Before a single episode of Rome was broadcast, the toga-saturated HBO drama was already being praised as the series that would save the network’s flagging fortunes. Then critics buried it, dismissing Season 1 and ignoring Season 2 in a rush to bid farewell to a certain New Jersey mafia family. But as the second (and, sadly, final) season of Rome arrives on DVD, the show stands on its own as an ambitious, utterly addictive retelling of an uncomfortably familiar period of history.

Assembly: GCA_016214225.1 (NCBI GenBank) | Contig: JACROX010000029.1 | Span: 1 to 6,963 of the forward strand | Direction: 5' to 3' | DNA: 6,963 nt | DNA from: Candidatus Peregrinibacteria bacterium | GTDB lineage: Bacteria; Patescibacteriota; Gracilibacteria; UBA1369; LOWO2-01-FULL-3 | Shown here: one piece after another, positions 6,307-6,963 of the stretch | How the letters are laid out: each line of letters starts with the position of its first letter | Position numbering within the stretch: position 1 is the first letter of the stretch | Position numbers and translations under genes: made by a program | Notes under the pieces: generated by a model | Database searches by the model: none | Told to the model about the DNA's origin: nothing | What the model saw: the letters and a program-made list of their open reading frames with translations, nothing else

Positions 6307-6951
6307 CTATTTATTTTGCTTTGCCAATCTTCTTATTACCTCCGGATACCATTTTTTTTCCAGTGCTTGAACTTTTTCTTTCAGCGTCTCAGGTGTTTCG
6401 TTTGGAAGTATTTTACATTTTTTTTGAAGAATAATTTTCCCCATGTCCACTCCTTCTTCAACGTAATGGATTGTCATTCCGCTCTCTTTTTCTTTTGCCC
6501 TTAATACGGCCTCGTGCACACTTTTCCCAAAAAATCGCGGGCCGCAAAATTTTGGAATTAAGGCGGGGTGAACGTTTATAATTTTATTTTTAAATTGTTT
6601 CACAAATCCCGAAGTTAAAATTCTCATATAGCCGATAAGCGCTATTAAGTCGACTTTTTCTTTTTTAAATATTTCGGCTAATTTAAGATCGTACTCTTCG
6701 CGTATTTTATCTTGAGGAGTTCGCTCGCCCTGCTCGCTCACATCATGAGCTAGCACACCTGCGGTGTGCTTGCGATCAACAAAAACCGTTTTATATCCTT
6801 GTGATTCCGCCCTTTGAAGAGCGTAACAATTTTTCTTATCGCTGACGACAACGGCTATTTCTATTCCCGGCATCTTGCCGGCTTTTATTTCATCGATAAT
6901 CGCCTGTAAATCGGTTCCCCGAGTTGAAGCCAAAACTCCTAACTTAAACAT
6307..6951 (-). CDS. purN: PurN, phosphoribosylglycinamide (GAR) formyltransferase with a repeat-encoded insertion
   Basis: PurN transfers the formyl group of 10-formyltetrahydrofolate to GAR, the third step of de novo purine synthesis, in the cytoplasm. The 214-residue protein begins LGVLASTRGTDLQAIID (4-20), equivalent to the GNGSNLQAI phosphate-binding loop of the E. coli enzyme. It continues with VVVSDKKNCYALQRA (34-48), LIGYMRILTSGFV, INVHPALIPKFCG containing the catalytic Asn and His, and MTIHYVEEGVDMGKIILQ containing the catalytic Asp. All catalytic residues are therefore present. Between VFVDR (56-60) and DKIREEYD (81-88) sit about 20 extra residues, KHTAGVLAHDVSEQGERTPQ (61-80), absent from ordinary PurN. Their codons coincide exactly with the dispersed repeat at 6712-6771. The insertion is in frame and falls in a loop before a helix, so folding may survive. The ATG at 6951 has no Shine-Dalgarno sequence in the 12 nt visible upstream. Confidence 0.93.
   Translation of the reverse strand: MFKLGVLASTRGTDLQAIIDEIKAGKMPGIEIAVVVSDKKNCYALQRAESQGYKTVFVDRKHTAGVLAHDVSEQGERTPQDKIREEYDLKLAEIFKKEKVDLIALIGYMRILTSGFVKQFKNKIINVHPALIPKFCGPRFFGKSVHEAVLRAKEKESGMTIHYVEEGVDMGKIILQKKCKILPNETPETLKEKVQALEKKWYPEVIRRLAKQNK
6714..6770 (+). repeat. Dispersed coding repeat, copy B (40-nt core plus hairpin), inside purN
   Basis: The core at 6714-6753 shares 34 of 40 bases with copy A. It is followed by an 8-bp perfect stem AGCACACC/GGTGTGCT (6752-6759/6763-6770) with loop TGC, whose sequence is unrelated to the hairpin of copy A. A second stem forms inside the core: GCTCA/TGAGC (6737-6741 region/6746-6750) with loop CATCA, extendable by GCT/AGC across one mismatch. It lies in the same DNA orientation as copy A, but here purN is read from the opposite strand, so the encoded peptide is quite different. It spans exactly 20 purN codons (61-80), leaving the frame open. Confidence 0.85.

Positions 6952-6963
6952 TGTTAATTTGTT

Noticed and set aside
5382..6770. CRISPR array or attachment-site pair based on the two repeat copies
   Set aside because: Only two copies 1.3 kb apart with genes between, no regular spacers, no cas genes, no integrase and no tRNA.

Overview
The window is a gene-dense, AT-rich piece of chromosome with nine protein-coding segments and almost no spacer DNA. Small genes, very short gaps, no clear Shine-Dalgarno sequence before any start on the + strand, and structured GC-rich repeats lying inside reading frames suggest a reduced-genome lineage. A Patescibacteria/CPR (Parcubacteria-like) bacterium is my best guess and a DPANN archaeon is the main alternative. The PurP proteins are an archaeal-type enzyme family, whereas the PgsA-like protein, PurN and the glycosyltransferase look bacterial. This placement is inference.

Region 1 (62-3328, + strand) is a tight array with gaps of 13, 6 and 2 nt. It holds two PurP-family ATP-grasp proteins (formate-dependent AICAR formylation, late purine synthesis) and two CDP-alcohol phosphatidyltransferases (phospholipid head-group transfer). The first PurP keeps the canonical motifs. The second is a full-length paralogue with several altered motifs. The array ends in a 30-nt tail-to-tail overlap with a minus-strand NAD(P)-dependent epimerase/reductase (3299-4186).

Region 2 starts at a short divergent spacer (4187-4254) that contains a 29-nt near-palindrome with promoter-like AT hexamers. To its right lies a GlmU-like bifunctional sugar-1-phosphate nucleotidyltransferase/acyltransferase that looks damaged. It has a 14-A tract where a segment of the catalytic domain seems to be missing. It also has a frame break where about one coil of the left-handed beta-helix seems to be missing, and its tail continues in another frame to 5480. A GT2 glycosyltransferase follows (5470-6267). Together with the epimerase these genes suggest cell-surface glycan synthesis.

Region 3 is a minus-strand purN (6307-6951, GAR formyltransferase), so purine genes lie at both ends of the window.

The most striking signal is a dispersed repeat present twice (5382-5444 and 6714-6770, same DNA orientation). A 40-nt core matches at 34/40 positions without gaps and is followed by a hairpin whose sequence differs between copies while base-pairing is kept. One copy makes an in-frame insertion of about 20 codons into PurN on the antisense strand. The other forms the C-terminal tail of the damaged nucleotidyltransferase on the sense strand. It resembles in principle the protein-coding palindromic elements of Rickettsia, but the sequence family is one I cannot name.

In chronicling the lives of commoners Lucius Vorenus and Titus Pullo, Rome compresses 14 years of antiquity into 10 episodes: We see Octavian evolve from the last hope of the Republic to another corrupt, power-mad despot, and marvel at the huge villas everyone seems to own. By the end, Mark Antony — arrogant, violent, and played to the hilt by James Purefoy — emerges as the series’ irresistible antihero; though his downfall is inevitable, we still can’t help wishing the Battle of Actium had gone his way.
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